I am not really into shooting but want a handgun for home protection. What do you suggest?

 

This is a question I frequently receive.  Rather than getting into other handguns' merits and shortcomings, I will go straight to my recommendation and explain why I believe it to be viable.  Keep in mind that folks reading these words may be anywhere in the handgun proficiency spectrum and that this is a suggestion for the man who said that he was "not really into shooting."

 

Cutting to the chase, it is my opinion that either an S&W K-frame with 3 or 4" barrel or Ruger GP100 with the same barrel lengths is the way to go.  (Between the two I personally prefer the S&W if it does not have the key lock on the side plate.  I would prefer a used but functional S&W without than a brand spanking new one having this device. There have not been many but there have been a few cases of the lock engaging during firing.) The K-frame S&W's can be found in .38 Special and .357 Magnum, the important thing being that they are capable of use with .38 Special. This is the caliber I recommend and in +P. 

 

Few will argue that the .38 Special is the most potent round on the block, but it is my observation that it seems to be the most powerful that is readily handled by newer shooters when fired from an all-steel K-frame revolver when using +P ammunition.  It is also my belief that the .38 Special +P ammunition of choice from the 3 to 4" barrel is definitely "old tech," the lead semi-wadcutter hollow point as loaded by Remington or Winchester.  (It is my understanding that Federal recently dropped this load.) Arguments that this bullet doesn't expand in 10% ballistic gelatin seems "true" only from the shorter barreled 1 7/8 and 2" guns. The load is the traditional bullet weight for the cartridge and fixed sight .38 Special revolvers usually have a POI that corresponds very closely to the POA.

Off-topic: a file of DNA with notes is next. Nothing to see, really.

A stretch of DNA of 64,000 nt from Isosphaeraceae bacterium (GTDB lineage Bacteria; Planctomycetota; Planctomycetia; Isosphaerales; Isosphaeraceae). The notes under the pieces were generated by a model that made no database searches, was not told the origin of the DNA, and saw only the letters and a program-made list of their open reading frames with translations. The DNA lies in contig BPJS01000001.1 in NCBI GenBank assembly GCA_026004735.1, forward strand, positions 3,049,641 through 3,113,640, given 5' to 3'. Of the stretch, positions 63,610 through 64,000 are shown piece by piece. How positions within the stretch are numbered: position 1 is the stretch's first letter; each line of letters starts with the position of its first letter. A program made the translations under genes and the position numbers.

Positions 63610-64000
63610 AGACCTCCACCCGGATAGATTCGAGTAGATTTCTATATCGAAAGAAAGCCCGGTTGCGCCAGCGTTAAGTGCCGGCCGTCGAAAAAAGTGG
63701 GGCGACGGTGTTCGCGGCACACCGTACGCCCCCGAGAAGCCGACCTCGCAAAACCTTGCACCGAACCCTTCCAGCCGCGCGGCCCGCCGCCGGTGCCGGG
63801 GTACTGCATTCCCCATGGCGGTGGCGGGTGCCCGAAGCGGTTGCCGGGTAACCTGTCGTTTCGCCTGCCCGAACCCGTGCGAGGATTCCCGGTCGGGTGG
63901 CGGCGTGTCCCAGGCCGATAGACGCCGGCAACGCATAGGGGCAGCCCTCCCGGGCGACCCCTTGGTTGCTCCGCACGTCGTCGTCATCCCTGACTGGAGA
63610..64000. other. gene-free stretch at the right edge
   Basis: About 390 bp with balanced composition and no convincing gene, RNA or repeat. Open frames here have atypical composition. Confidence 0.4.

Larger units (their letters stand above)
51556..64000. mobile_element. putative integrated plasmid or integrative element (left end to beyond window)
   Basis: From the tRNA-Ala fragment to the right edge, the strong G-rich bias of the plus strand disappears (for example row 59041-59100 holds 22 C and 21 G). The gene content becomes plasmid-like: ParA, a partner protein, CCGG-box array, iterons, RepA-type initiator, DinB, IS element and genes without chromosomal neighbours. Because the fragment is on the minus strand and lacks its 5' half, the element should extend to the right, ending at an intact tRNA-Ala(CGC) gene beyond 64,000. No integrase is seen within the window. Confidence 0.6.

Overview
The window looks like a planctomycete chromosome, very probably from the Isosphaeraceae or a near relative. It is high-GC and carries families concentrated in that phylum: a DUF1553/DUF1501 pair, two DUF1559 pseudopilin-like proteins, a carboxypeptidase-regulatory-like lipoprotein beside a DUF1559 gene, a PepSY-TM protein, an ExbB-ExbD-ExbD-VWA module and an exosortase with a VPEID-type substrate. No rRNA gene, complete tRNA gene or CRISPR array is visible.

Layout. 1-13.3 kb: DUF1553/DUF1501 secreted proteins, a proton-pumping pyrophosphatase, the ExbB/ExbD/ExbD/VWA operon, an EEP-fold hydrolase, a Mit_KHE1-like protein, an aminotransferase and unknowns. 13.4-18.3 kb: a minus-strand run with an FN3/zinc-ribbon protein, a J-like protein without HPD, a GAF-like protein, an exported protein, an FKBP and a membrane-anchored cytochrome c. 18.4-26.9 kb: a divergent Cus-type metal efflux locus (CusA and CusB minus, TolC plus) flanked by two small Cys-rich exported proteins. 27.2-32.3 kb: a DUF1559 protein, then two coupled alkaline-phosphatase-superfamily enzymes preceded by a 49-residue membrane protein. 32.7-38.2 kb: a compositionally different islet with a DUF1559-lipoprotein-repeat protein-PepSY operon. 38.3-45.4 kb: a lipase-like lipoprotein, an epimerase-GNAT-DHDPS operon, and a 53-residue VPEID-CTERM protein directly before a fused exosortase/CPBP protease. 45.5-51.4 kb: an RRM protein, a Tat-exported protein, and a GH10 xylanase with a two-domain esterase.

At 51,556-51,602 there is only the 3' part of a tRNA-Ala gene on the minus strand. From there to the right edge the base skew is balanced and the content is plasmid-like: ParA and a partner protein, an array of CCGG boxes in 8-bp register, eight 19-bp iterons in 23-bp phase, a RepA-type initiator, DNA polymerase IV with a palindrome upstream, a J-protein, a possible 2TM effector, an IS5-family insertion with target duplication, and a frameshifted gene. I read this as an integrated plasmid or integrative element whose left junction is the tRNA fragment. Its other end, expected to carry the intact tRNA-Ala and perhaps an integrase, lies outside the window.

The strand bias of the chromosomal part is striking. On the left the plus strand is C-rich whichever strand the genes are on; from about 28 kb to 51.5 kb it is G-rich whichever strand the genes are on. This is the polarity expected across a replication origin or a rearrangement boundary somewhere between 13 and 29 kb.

Here is a Federal 90-gr. "Classic" JHP in .380 ACP (left) and the Remington .38 Special 158-gr. LSWCHP +P.  These two cartridges are frequently compared with the latter normally being fired from the small snub nose revolvers.  Some opine that the .380 can be as effective as the .38 Special.  It normally is easier to handle in standard size automatics than the .38 when the latter is fired in the lightweight revolvers. That does not mean that it is more effective in my observation. The all-steel K-frame or Ruger GP revolver tames the .38 Special +P significantly over the lightweight snubs, making it useable at speed for folks not "seasoned" to handgun recoil. To be sure, either can kill a human being but it is my belief that the 158-grain bullet will both expand and penetrate deeper than the 90-gr. JHP.  With frontal shots, either probably has enough penetration if expansion occurs, but with any intermediate target like an arm, maybe not for the .380 ACP.  It has not proven a problem for the .38 Special LSWCHP +P.  Factory loads are very similar in performance.  I prefer the Remington version to the Winchester because it has a slightly larger diameter hollow point and I get about 30 ft/sec more velocity. IF a person absolutely cannot handle the .38's modest recoil in an all-steel revolver as being discussed, only then might suggest the .380 ACP.  I like several of the .380 pistols but I do not trust the round for protection quite as much as the .38 Special. In the picture on the right is an expanded Remington 158-gr. LSWCHP +P recovered from super-saturated newsprint.  It was fired from a J-frame snub. These bullets are dead soft pure lead and might deform if expansion's retarded more readily than the .380's jacketed bullet.

 

Let's take a short look at some velocities from real guns rather than pressure barrels.

 

Chronograph Comparison of .380 ACP & .38 Special

 

Caliber

Handgun

Barrel Length (in.)

Load

Average Velocity (ft/sec)

.380 ACP

Bersa Thunder

3.5

Federal 90-gr. JHP

969

.380 ACP

Bersa Thunder

3.5

Win.RA380T  95-gr. JHP

896

.380 ACP

Bersa Thunder

3.5

Remington 102-gr. GSHP

855

.380 ACP

Bersa Thunder

3.5

Corbon 90-gr. JHP

1015

.38 Special

S&W Model 642

1 7/8

Corbon 115-gr. JHP +P+

1188

.38 Special

S&W Model 64

3

Corbon 115-gr. JHP +P+

1349

.38 Special

S&W Model 64

3

Corbon 110-gr. DPX

1118

.38 Special